Legislative AssemblyEdit

Party standingsEdit

The 1875 election returned a majority in the Legislative Assembly for the Conservative Party, led by Premier Boucher de Boucherville.[9]

1875 Election Results
Party Members
     Conservatives 43
  Liberals 19
  Independent Conservative 3
 Total
65
 Government Majority
21

Members of the Legislative AssemblyEdit

The following candidates were elected to the Legislative Assembly in the 1875 election.[10] The Premier of Quebec is indicated by Bold italics. The Speakers of the Legislative Assembly are indicated by small caps. Cabinet Ministers are indicated by Italics.

Name Party Riding
     Sydney Robert Bellingham Conservative Argenteuil
     Pierre-Samuel Gendron[note 1] Conservative Bagot
     François-Xavier Dulac Conservative Beauce
  Élie-Hercule Bisson Liberal Beauharnois
     Pierre Fradet Conservative Bellechasse
  Louis Sylvestre Liberal Berthier
     Pierre-Clovis Beauchesne[note 2] Conservative Bonaventure
     William Warren Lynch Conservative Brome
  Raymond Préfontaine Liberal Chambly
     Dominique-Napoléon Saint-Cyr Conservative Champlain
     Onésime Gauthier Conservative Charlevoix
  Édouard Laberge Liberal Châteauguay
     William Evan Price Conservative Chicoutimi et Saguenay
     William Sawyer Conservative Compton
     Gédéon Ouimet[note 3] Conservative Deux-Montagnes
     Louis-Napoléon Larochelle Conservative Dorchester
  William John Watts Independent Conservative Drummond et Arthabaska
     Pierre-Étienne Fortin.[note 4] Conservative Gaspé
     Louis Beaubien Conservative Hochelaga
  Alexander Cameron[note 5] Liberal Huntingdon
  Louis Molleur Liberal Iberville
     Pamphile-Gaspard Verreault Conservative Islet
     Narcisse Lecavalier Conservative Jacques Cartier
     Vincent-Paul Lavallée Conservative Joliette
     Charles-François Roy[note 6] Conservative Kamouraska
     Léon-Benoît-Alfred Charlebois Conservative Laprairie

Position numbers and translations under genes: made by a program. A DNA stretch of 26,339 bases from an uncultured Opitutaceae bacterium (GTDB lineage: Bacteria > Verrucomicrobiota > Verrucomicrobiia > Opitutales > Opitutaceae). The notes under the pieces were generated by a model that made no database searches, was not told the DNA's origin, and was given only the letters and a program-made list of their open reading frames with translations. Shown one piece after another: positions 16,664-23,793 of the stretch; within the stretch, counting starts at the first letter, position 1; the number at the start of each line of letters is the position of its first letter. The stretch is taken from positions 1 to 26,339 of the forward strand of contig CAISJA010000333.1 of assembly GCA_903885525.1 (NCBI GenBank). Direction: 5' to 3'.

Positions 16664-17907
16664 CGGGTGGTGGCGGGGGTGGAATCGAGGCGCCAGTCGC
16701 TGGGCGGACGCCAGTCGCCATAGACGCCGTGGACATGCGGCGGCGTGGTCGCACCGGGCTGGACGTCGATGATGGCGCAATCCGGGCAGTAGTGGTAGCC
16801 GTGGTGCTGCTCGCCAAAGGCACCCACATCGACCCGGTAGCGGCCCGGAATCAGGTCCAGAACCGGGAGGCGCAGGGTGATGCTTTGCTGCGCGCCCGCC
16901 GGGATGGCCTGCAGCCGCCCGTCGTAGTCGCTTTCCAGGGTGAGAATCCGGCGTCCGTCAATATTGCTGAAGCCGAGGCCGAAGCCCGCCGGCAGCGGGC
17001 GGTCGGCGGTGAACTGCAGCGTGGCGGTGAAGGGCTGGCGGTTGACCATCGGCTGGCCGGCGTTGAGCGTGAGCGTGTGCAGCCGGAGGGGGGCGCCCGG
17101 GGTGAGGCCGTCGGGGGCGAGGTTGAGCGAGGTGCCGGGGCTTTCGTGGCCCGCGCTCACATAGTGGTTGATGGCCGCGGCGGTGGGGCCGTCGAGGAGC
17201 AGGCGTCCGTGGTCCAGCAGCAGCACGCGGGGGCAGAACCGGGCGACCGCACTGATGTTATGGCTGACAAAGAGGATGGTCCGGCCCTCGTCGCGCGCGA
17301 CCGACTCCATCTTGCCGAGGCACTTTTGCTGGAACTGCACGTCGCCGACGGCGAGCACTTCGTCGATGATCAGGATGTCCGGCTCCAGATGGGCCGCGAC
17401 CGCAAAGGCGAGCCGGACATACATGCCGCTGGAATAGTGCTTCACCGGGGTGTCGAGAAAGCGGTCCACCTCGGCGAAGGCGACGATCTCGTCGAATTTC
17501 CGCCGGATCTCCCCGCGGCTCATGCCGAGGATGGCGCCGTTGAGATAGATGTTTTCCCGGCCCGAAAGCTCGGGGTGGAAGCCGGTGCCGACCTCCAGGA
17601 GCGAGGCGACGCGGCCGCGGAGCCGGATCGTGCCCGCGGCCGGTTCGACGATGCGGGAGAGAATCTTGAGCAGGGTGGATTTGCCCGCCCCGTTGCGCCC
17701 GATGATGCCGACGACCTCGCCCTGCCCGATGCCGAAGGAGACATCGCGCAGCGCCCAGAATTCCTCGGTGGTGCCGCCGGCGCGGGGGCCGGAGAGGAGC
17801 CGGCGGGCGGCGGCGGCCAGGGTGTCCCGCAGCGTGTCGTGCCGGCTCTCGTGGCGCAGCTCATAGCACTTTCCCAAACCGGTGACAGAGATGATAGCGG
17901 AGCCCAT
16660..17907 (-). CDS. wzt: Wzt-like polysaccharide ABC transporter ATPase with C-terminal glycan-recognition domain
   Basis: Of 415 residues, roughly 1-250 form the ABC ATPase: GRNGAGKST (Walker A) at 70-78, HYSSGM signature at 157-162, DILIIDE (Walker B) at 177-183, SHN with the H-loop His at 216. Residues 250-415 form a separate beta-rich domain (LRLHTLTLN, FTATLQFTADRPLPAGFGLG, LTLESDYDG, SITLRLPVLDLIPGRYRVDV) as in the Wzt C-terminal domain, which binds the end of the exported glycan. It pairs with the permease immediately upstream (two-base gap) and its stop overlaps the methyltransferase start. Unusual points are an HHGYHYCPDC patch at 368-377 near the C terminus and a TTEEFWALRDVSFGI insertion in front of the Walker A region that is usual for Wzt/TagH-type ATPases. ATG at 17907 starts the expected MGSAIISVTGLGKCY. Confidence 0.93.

Onuphe Peltier Conservative L'Assomption
     Louis-Onésime Loranger Conservative Laval
     Étienne-Théodore Pâquet Conservative Lévis
  Henri-Gustave Joly de Lotbinière Liberal Lotbinière
     Moïse Houde Conservative Maskinongé
  George Irvine[note 7] Liberal Mégantic
     George Barnard Baker[note 8] Conservative Missisquoi
     Louis-Gustave Martin Conservative Montcalm
     Auguste-Charles-Philippe Landry[note 9] Conservative Montmagny
     Auguste-Réal Angers Conservative Montmorency
     Alexander Walker Ogilvie Conservative Montréal Centre
     Louis-Olivier Taillon Conservative Montréal Est
     John Wait McGauvran Conservative Montreal Ouest
  Laurent-David Lafontaine Liberal Napierville
     François-Xavier-Ovide Méthot[note 10] Conservative Nicolet
     Louis Duhamel Conservative Ottawa
     Levi Ruggles Church Conservative Pontiac
     Praxède Larue Conservative Portneuf
     Pierre Garneau Conservative Québec-Comté
  Rémi-Ferdinand Rinfret dit Malouin Liberal Québec-Centre
  Joseph Shehyn Liberal Québec-Est
     John Hearn[note 11] Conservative Québec-Ouest
     Michel Mathieu Conservative Richelieu
     Jacques Picard Conservative Richmond et Wolfe
  Alexandre Chauveau Independent Conservative Rimouski
  Victor Robert Liberal Rouville
  Pierre Bachand Liberal St. Hyacinthe
  Félix-Gabriel Marchand Liberal St. Jean
     Élie Lacerte Conservative St. Maurice
  Maurice Laframboise Liberal Shefford
     Joseph Gibb Robertson Conservative Sherbrooke
  Humbert Saveuse de Beaujeu Independent Conservative Soulanges
     John Thornton Conservative Stanstead
     Georges-Honoré Deschênes Conservative Témiscouata
     Joseph-Adolphe Chapleau[note 12] Conservative Terrebonne
     Henri-Gédéon Malhiot[note 13] Conservative Trois-Rivières
     Émery Lalonde, Sr. Conservative Vaudreuil
  Joseph Daigle Liberal Verchères
  Jonathan Saxton Campbell Würtele Liberal Yamaska

Reasons for VacanciesEdit

  1. ^ Resigned seat to accept position as prothonotary for the judicial district of Montreal, June 12, 1876.[11]
  2. ^ Election annulled, December 19, 1876.[12]
  3. ^ Resigned seat to accept position as Superintendent of Public Instruction, January 28, 1876.[13]
  4. ^ Election annulled, March 7, 1877.[14]
  5. ^ Election annulled, March 31, 1876.[15]
  6. ^ Resigned seat to stand for election to House of Commons, February 12, 1877.[16]
  7. ^ Resigned on appointment as commissioner of the Quebec, Montreal, Ottawa and Occidental Railway, January 28, 1876.[17]
  8. ^ Accepted a Cabinet position, an office of profit, triggering by-election, January 24, 1876.[18]
  9. ^ Election annulled May 29, 1876.[19]
  10. ^ Election annulled by the Superior Court, June 28, 1876.[20]
  11. ^ Resigned seat on appointment to the Legislative Council, November 9, 1877.[21]
  12. ^ Accepted a Cabinet position, an office of profit, triggering by-election, January 24, 1876.[22]
  13. ^ Resigned on appointment as commissioner of the Quebec, Montreal, Ottawa and Occidental Railway, January 28, 1876.[23]

By-electionsEdit

There were thirteen by-elections during the term of the Third Legislature.[24][25] Cabinet ministers are indicated by italics.

By-elections, 1876-1877
Name Party Riding Reason for Vacancy By-election Date
  George Barnard Baker Conservative Missisquoi Accepted a Cabinet position, an office of profit, triggering by-election; re-elected. February 10, 1876